Last night, I was watching one of my favorite series “Glee” and got mixed feelings about the show’s gay character: Kurt and Blaine. I’m not homophobic, I’m just a parent who is still uncertain on how to react. To be honest, they aren’t exactly the kind of role model that you want your son to have, right?
But homosexuality is not the only confusing culture which bothers me as a parent of a young boy. A study has presented a controversial result where 51% of female students in Jabodetabek area admitted they have had a sexual intercourse. It’s not a matter of virginity, but it’s how prone they are to sexual diseases and unwanted pregnancy. And yet for the minister, sexual education is still considered unimportant.
As I searched for answers to overcome my confusion, I became lost. For some people, one of the reason behind this “alarming” facts of teenager behavior is parents who no longer stressed on the importance of religion. For our government, represented by the ministry of education, ‘character-building‘ (which will soon be implanted to our current school curriculum) is going to fix this problem. And according to our minister of communication and information Tifatul Sembiring, pornography is the reason behind this mess, hence blocking it (and putting Ariel to jail, maybe) will become the best solution available.
None of the above mentioned solution is satisfactory. Instead of finding the answers, I became angry and more confuse than ever. Luckily after Glee, there was a documentary program about the recent megaquake and tsunami in Japan. And somehow, it was the scientist’s words that opened my mind. “We can’t pretend that the threat of natural disasters don’t exist. We need to find a way on how to live with them, and prepare ourselves for the danger they possessed.”
Now, that, my friend, is what I call a reasonable solution. There’s nothing wrong with having a solid knowledge about religious doctrines that you believe, but when it comes to protecting your child against something that he is unaware of, we need to go beyond heaven and hell.
First of all, we all need to accept the fact that every normal teenager will want a taste of intimacy. But sexual intercourse, is not the only way to satisfy those needs. Especially when it puts you at risk of being infected with deadly viruses such as herpes, hepatitis, and of course the incurable and life-threatening virus of HIV. When you’re enjoying a sexual intimacy, you are “doing it” with anyone else whom your partner have ever had sex with. And who knows what those people are carrying in their genitals. That is why we are strongly recommended to only doing it with our “eligible” partner whom we are married with. It decreases the possibility of being infected with those deadly viruses.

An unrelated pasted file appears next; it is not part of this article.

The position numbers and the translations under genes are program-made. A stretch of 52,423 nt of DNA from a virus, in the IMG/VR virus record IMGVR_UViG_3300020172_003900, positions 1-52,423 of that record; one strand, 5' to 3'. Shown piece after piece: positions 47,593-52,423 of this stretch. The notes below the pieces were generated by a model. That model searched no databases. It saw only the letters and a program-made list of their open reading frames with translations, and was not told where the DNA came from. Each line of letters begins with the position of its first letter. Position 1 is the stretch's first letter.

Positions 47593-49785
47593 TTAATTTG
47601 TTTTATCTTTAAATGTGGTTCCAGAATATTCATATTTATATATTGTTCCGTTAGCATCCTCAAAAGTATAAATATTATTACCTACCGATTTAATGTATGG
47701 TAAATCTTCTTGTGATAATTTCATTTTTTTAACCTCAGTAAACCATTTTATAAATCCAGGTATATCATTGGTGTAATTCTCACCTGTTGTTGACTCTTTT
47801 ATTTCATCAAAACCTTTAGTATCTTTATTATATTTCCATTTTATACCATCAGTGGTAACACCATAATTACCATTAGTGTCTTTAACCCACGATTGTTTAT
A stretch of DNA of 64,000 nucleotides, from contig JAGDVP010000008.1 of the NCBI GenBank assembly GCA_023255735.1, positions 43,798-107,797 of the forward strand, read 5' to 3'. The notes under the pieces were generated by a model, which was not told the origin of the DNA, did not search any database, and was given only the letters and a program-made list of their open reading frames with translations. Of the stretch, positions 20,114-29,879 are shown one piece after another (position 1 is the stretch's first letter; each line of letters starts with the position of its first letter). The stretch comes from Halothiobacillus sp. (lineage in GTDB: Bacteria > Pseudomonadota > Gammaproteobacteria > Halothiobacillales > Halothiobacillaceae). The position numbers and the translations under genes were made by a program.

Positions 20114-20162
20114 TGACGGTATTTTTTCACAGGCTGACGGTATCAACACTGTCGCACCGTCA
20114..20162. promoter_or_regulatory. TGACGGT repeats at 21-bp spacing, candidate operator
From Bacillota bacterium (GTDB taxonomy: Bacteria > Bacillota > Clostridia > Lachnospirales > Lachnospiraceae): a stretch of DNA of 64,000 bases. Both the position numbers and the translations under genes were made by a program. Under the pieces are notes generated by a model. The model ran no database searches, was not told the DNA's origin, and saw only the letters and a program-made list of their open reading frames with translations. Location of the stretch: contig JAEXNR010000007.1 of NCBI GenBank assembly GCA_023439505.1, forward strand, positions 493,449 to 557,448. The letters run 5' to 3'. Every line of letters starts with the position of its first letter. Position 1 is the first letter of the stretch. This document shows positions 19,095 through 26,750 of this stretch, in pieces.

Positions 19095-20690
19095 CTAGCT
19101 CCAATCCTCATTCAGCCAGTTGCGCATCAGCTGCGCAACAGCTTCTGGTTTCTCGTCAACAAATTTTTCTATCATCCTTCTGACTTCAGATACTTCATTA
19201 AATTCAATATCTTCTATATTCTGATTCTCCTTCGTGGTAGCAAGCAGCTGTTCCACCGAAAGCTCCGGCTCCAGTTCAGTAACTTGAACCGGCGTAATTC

People are threatened by natural disasters, the same way my son (along with the rest of our future generation) shall be exposed to negative sexual stimulator such as pornography. But hiding it away from his sight will be like pretending that tsunamis and earthquakes don’t exist. At any moment, not just from the media, but also from friends, my son (and everybody else’s child) will see it, hear it, feel it, and eventually digest it. Our duty is to provide them with survival tools to choose the good ones, and give them sensible reasons on why they must leave the bad ones. And to my opinion, the hot flames of hell is not sensible enough for the critical minds of the modern young.
Nothing is taboo when it comes to survival and staying alive. It does not mean that I disagree with religions who forbid sexual activities before (or without) marriage, but I do know now, that I can’t solely rely on its doctrines to keep my son away from the danger of modernization. But on the other hand, I can always explain the importance of wearing a condom, just in case he decides to go to hell.
* * *
This post was submitted to join “The Jakarta Post – IMO Blog” Blogging competition on May 2011.